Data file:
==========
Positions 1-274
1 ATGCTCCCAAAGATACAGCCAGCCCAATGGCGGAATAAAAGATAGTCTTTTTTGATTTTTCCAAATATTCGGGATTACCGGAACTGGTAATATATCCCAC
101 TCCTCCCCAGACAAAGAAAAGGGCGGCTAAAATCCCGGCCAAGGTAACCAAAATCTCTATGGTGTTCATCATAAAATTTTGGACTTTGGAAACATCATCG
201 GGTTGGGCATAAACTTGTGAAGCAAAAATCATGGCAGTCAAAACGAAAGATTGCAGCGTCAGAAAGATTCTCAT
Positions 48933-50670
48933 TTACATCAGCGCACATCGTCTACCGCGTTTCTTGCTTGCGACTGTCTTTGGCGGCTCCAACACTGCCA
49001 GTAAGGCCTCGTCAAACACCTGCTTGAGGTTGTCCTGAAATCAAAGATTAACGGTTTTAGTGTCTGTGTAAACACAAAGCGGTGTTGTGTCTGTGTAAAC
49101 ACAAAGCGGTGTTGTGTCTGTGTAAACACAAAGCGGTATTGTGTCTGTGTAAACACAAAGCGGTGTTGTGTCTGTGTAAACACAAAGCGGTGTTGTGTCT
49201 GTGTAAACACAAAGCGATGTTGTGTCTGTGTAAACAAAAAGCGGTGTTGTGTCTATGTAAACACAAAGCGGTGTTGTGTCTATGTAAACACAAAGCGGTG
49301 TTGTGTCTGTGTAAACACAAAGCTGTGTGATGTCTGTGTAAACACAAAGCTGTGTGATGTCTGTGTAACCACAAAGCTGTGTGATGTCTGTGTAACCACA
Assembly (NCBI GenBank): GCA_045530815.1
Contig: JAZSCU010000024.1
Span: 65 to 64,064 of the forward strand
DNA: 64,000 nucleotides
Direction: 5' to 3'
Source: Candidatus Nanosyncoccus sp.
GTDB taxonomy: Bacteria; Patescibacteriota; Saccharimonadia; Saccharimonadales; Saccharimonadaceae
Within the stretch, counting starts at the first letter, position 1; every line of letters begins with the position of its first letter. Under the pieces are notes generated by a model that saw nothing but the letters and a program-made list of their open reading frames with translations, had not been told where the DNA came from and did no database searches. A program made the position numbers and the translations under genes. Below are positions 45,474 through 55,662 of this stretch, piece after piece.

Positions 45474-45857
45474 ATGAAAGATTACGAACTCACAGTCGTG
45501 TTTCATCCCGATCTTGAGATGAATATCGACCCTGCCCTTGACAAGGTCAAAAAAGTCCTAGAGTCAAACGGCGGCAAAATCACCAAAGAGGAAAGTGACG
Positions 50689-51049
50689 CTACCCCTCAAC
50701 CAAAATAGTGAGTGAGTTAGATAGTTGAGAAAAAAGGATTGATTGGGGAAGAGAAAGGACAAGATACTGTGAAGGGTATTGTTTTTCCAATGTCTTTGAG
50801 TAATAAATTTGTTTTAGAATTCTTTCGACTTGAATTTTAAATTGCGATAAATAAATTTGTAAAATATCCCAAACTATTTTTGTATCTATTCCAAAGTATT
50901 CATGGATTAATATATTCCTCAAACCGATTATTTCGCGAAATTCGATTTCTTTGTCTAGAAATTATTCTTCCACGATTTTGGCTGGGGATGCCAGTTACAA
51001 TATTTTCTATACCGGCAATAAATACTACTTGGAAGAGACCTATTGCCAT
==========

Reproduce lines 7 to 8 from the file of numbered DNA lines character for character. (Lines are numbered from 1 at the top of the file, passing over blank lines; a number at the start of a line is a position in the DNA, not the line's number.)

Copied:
49001 GTAAGGCCTCGTCAAACACCTGCTTGAGGTTGTCCTGAAATCAAAGATTAACGGTTTTAGTGTCTGTGTAAACACAAAGCGGTGTTGTGTCTGTGTAAAC
49101 ACAAAGCGGTGTTGTGTCTGTGTAAACACAAAGCGGTATTGTGTCTGTGTAAACACAAAGCGGTGTTGTGTCTGTGTAAACACAAAGCGGTGTTGTGTCT